The Middle East Channel

Shaping the Syrian Conflict from Kuwait

One night during Ramadan this summer, Hamad al-Matar, a former Kuwaiti member of parliament (MP), invited guests over to donate "to prepare 12,000 Jihadists for the sake of Allah," a poster invitation advised. Anyone could come to his diwaniya, a space used for weekly gatherings to talk politics and sip sweet hot tea. And many did come, their pockets open and their contributions generous.

"I think we raised 100,000 KD [$350,000]," he later recalled in the same diwaniya, a long room lined on the perimeter with ornate couches. "That amazed me. I was thinking I would collect a couple thousand KD. Never in my entire life did I get such an amount of money in my pocket in one day."

But what happened to that sum of money next, Matar said, he isn't certain. "I'm not involved actually honestly speaking in where this money goes, because there are so many people much better than myself. Even I didn't know the map [of Syria]," he explained. "Honestly I don't know actually" where the money went.

For the last two years, MPs like Matar, as well as Kuwaiti charities, tribes, and citizens have raised money -- possibly hundreds of millions of dollars -- for armed groups fighting the Syrian regime. In many ways, the financing is highly organized. Smartly aligned to a given theme, battle, or season, campaigns are broadcast on social media and advertised with signage and elegant prose.

But Matar's account offers a glimpse of just how uncontrollable -- even random -- this support has become. In Kuwait, private financing came into political vogue in Sunni circles, bringing aboard legions of public figures seeking to associate themselves with support for the Syrian rebels.

That broad base of popular support among Sunnis has rendered the phenomenon nearly unstoppable for the Kuwaiti government. There is another complication too: some in the Shiite community have held events and possibly raised funds in support of the embattled Assad regime.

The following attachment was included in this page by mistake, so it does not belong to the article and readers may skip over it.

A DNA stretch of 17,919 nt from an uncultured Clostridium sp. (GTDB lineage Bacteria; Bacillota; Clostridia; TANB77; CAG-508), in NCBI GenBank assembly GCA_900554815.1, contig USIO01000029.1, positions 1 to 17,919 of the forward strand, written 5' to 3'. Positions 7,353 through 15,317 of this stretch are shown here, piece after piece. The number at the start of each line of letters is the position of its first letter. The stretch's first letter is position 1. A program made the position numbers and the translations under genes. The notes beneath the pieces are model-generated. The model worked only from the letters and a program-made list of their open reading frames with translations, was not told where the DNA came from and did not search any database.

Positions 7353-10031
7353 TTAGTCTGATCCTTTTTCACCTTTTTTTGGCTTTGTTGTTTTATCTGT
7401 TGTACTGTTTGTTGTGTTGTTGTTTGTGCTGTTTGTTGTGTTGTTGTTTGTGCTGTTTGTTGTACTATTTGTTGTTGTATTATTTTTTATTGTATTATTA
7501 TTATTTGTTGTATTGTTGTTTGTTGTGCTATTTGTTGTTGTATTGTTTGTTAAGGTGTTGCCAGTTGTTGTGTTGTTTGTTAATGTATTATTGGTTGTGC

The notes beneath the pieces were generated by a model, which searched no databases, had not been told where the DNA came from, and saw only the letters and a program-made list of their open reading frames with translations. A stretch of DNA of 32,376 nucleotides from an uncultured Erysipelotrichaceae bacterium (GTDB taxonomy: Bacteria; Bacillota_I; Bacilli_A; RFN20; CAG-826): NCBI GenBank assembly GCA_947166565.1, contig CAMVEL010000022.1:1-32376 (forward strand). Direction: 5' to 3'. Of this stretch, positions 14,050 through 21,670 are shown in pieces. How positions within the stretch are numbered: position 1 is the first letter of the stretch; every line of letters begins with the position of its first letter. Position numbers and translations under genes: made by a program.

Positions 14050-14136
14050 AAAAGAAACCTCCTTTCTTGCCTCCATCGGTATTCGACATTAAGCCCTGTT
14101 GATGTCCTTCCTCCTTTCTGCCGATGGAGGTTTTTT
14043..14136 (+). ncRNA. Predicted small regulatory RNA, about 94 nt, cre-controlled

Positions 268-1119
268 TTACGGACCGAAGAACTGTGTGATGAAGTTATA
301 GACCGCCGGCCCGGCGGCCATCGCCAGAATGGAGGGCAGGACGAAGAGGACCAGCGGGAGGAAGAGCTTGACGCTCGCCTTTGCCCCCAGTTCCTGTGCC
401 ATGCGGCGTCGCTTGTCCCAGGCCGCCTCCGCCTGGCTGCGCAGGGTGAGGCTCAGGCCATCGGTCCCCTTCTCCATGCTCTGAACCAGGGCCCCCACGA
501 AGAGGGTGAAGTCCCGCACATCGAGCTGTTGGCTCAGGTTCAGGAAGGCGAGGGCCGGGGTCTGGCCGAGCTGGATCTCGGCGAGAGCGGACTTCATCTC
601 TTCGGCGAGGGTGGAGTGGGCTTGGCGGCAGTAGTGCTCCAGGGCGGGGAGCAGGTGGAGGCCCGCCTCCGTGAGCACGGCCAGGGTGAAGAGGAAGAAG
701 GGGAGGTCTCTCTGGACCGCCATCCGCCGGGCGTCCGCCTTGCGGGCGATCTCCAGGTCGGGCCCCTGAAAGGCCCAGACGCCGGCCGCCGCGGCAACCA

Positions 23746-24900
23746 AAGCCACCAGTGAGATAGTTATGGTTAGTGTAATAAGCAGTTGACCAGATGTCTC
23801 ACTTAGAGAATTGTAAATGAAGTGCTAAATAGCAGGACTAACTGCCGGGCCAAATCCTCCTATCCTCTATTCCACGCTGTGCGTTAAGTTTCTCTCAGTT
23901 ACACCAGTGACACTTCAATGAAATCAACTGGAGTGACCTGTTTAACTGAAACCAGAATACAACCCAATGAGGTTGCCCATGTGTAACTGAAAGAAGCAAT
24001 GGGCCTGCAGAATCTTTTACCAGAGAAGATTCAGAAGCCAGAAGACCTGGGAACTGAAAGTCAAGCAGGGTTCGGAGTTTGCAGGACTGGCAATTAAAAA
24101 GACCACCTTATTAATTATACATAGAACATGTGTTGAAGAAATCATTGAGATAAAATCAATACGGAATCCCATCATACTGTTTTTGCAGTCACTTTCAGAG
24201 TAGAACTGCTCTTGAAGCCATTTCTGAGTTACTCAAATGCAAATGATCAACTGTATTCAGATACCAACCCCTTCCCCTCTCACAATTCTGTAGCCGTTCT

Donors on both sides of the political spectrum could prove perilous for Kuwait, home to a tiny population of just 3 million. Sectarian tensions have risen in recent months as events in the region have escalated. The war in Syria now threatens to invigorate a generation of extremists on both poles who may not take as kindly to the country's mixed-sectarian make-up.

In the early days of the uprising, just a few individuals and charities were involved in shaping and funding rebel opposition groups. But as the level of violence rose, donations grew, and the funders were keen to see that their money had been well spent; YouTube and Twitter exploded with videos announcing the creation of new brigades, some even named after their donors in the Gulf.

Suddenly, everyone in Kuwait knew which diwaniyas and charities had funded a brigade. And that visibility attracted a new cohort of donors. Kuwait's large Sunni tribes held massive fundraisers, in one case reportedly raising $14 million in just five days. They became competitions: Could the Ajman tribe outbid the Shammar? Social pressure increased the take -- and made participation a necessity for many of Kuwait's most prominent politicians.

MPs like Matar joined the fold, sometimes wrapping Syria's story into Kuwait's own political predicament. Since 2009, a coalition of Islamist, tribal, and youth groups have banded together to demand government and social reforms, among them an end to perceived government favoritism toward the mostly-Shiite merchant class. Now, Syria's struggle seemed to fit into a narrative of Shiite repression of the Sunni common man. President Bashar al-Assad, an Allawite, was backed by Shiite Iran, while the Gulf states professed support to the mostly-Sunni rebels.

On Twitter, there was a rush to boast donations and solicit more. Fundraisers posted photos of cars and jewelry that had been sold to support the "mujahideen." They also earmarked specific costs for weapons: For example by saying that an $800 donation will buy a directed missile or a rocket-propelled grenade (RPG). For Matar's diwaniya fundraiser, a contribution of 700 KD ($2,500) was said to be sufficient to prepare one fighter for battle. Some donors went into Syria, even participating in the fighting -- or so they claimed on Twitter.